In 1999, the Montana Legislature passed into law HB 528 known as “Indian Education For All.”  The upswing is that racist attitudes towards Indigenous peoples has dropped significantly in the school system, and Native American Indians are known to be part of today’s society.

While it’s true that the Trail of Tears, the Sand Creek Massacre, the Wounded Knee Massacre, and the assimilation policies the American and Canadian governments hoped would wipe out Indigenous peoples as an ethnic group are responsible for the deaths of millions or First Nations peoples, these events did not make Aboriginals extinct peoples.

Humankind has not woven the web of life.
We are but one thread within it.
Whatever we do to the web, we do to ourselves.
All things are bound together.
All things connect.

Chief Seattle, 1854

It’s time people who aren’t familiar with the facts about First Nations peoples sat down and learned the facts instead of running on empty.  Your lives will forever be enriched by adding another layer of fact to history.

Elyse Bruce

SUGGESTED READING

Anachronism and American Indians
http://thesocietypages.org/socimages/2008/11/18/anachronism-and-american-indians/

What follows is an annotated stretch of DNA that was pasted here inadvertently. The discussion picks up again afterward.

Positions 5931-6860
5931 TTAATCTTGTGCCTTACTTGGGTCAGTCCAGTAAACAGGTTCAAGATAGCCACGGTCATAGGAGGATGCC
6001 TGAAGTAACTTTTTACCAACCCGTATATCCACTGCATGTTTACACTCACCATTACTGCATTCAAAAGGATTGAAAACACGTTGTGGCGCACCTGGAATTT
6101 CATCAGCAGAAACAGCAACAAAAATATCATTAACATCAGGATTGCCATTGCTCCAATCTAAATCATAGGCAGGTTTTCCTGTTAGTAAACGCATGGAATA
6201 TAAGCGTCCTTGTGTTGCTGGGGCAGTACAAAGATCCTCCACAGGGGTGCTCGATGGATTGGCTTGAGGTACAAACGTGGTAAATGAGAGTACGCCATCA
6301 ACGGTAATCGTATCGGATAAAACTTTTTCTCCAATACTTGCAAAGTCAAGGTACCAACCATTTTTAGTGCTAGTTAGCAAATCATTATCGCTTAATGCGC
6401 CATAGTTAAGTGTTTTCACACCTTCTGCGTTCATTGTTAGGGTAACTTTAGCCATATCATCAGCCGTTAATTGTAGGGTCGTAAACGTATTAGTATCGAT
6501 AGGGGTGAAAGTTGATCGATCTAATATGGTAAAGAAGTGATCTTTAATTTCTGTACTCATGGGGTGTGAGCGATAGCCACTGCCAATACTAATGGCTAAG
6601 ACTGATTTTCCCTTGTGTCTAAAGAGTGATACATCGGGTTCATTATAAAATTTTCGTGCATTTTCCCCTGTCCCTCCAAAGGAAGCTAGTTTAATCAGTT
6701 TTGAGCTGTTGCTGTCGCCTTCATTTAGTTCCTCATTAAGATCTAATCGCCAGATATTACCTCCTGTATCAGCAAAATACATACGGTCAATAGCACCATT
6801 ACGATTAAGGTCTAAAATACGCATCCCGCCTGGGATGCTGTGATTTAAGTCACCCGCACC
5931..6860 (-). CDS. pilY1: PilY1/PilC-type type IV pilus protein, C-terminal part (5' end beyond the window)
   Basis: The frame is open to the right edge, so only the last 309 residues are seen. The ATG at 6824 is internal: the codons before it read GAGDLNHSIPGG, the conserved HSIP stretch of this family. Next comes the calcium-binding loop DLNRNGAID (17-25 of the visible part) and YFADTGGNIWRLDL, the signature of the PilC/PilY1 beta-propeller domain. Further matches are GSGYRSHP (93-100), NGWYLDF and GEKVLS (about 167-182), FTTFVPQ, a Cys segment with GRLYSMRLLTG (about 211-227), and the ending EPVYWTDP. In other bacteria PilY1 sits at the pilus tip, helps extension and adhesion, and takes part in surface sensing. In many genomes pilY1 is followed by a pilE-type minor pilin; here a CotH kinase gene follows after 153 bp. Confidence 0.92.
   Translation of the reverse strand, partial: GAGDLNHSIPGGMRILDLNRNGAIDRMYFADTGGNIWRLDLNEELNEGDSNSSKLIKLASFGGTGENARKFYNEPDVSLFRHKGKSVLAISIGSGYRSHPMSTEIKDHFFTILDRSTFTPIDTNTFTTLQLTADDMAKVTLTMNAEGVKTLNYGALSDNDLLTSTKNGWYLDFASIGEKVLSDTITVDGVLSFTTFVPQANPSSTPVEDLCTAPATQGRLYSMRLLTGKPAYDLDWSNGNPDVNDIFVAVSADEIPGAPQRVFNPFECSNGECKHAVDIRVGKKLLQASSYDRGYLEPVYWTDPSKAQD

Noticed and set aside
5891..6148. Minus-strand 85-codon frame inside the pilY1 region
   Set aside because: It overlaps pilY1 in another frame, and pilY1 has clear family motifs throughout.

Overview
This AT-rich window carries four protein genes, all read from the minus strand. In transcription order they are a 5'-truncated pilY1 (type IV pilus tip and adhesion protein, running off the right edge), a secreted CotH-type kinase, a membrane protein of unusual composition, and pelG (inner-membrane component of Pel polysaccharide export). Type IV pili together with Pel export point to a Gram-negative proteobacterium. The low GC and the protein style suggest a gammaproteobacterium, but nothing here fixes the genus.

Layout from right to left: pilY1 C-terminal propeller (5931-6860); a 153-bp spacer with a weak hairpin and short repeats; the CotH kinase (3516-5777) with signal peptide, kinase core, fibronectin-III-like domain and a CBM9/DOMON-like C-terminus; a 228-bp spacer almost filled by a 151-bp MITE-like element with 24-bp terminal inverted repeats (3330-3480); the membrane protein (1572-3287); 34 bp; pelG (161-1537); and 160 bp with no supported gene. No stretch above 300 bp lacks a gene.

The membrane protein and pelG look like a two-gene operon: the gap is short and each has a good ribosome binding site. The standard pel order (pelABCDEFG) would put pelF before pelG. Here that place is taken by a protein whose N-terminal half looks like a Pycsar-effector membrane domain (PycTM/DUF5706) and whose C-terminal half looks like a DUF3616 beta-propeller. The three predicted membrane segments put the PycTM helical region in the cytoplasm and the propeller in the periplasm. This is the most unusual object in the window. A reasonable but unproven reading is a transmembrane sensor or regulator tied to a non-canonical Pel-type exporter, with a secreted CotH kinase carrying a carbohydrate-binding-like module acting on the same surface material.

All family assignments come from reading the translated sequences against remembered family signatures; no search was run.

The Case Of The Missing Indian Reservations
http://drawingonindians.blogspot.com/2011/05/case-of-missing-indian-reservations.html

NCAI Congratulates Google On Changes To Better Acknowledge Tribal Nations On Google Maps
http://www.ncai.org/news/articles/2014/12/19/ncai-congratulates-google-on-changes-to-better-acknowledge-tribal-nations-on-google-maps

Six Ridiculous Lies You Believe About The Founding Of America
http://www.cracked.com/article_19864_6-ridiculous-lies-you-believe-about-founding-america.html

Strange Tan Blotches In South Dakota: Indian Reservations In Online Maps
http://drawingonindians.blogspot.com/2011/02/strange-tan-blotches-in-south-dakota.html

U.S. Schools Are Teaching Our Children That Native Americans Are History
http://www.psmag.com/books-and-culture/u-s-schools-teaching-children-native-americans-history-95324

Who Said That?

The graduates of McGill University who finished their degrees after World War II ended are the great-grandparents and great-great-grandparents of those who are graduating from university and college over 65 years later.  The quotes beside each graduates’ name speaks volumes of how they interpreted the world around them.  Since most of the quotes fail to acknowledge the author of the quote, I thought it would be fun to see how many of these quotes are recognized by those who follow or visit my blog.  Today’s quote is this:

The noblest motive is the public good.

Feel free to add the name of who you believe was — or may have been — the person who first spoke or first wrote those words, in the Comments Section below.